What is an Orofacial Myofunctional Disorder

what is omdThousand Oaks, Westlake Village and Agoura Hills, CA

An orofacial myofunctional disorder does not just take a mouthful—no pun intended—to say. This family of disorders can have a negative impact on your oral health, and be detrimental to your overall health in the long run. It is important to identify and treat orofacial myofunctional disorders as soon as possible since they can affect a child’s development or lead to long-term health consequences into adulthood.

Orofacial myofunctional disorders, or OMDs for short, occur when negative habits or adaptive movements occur within the orofacial complex. Some examples of OMDs include thumb and finger sucking, tongue thrust, forward resting posture of the tongue between or against the teeth, oral resting posture with the lips apart, and other negative oral habits such as persistent lip biting.

Left untreated, an OMD can lead to other, more serious medical and dental issues such as malocclusion (bad bite), gum disease, orthodontic relapse, abnormal jaw growth, and airway issues that lead to obstructive sleep apnea. In fact, an untreated OMD in a child can affect his or her development to the extent of completely altering a child’s looks!

Determining the cause of an OMD can be a challenge, but experts in the field have identified several common causes of these disorders. One issue that is a regular source of OMDs is when the nasal airway has become restricted due to enlarged tonsils or adenoids, a deviated septum, or allergies. Other causes of OMDs can include improper oral habits such as biting of the nails or cheek, teeth grinding, and tongue or lip sucking. Also, extended use of a pacifier or sippy cups, structural or physiological issues that may stem from the presence of a restricted lingual frenum, also known as a tongue-tie, or neurological deficits and genetics may cause an OMD.

The consequences of living with an OMD can hinder your overall quality of life. Many OMD patients report that they experience problems eating, swallowing, and speaking during their early development. Speech issues also are a common symptom of an OMD patient, which is why early intervention is important to a child’s development.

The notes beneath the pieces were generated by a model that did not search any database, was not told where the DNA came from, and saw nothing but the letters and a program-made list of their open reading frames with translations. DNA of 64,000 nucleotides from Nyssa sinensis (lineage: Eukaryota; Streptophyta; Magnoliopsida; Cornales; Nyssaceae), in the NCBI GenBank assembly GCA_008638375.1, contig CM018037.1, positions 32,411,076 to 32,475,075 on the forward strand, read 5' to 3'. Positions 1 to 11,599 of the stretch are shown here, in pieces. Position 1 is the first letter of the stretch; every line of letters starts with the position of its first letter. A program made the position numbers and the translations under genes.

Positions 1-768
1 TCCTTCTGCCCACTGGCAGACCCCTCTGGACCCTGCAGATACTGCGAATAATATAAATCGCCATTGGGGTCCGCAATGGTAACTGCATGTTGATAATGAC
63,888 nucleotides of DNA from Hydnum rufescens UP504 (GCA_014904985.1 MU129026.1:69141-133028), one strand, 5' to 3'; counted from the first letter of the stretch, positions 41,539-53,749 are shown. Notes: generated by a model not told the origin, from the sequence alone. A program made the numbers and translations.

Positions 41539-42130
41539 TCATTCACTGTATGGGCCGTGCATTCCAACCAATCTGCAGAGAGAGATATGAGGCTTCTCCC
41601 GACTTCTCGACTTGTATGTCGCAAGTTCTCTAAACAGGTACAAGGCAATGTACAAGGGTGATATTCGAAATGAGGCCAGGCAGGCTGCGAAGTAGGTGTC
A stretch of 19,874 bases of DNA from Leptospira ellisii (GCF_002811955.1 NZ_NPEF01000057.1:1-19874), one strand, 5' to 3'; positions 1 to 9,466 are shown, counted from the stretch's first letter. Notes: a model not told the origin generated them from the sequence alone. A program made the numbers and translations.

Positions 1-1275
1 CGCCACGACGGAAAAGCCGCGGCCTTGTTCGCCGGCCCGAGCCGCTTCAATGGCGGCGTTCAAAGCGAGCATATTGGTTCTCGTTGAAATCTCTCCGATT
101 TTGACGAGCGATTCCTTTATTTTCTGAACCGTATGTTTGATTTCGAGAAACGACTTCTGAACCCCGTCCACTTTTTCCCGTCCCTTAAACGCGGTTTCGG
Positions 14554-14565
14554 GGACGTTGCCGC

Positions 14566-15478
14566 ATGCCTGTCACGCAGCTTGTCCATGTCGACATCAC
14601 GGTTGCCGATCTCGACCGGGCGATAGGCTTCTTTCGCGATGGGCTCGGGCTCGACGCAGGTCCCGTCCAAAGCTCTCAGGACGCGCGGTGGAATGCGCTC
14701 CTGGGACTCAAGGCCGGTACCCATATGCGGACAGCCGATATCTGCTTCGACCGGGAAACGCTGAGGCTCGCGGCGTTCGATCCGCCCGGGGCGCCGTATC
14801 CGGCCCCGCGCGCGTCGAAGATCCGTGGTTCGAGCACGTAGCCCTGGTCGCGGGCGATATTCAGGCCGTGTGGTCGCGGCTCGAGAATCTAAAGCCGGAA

Therapy should begin at a young age, as an OMD and the issues associated with it will not just go away on their own. The International Association of Orofacial Myology recommends that children as young as 4 years old can undergo an evaluation for causal factors of an OMD such as a restricted airway or a tongue-tie.

At The Connection, we have certified myofunctional therapists on staff that can diagnose and treat OMD. If it is found that your child has an OMD, our myofunctional therapists can prescribe a serious of exercises referred to as myofunctional therapy. The goal of these exercises is to retrain the muscles of the tongue, mouth, and face to function properly, essentially correcting the OMD.

The Connection has the special training and experience to diagnose and treat an OMD in a patient at any age. For a consultation, please contact us today at (818) 672-5055.

The Connection provides oral health care with a holistic approach for patients in the Agoura Hills and Westlake Village communities of southern California.

Leave a Reply

Your email address will not be published. Required fields are marked *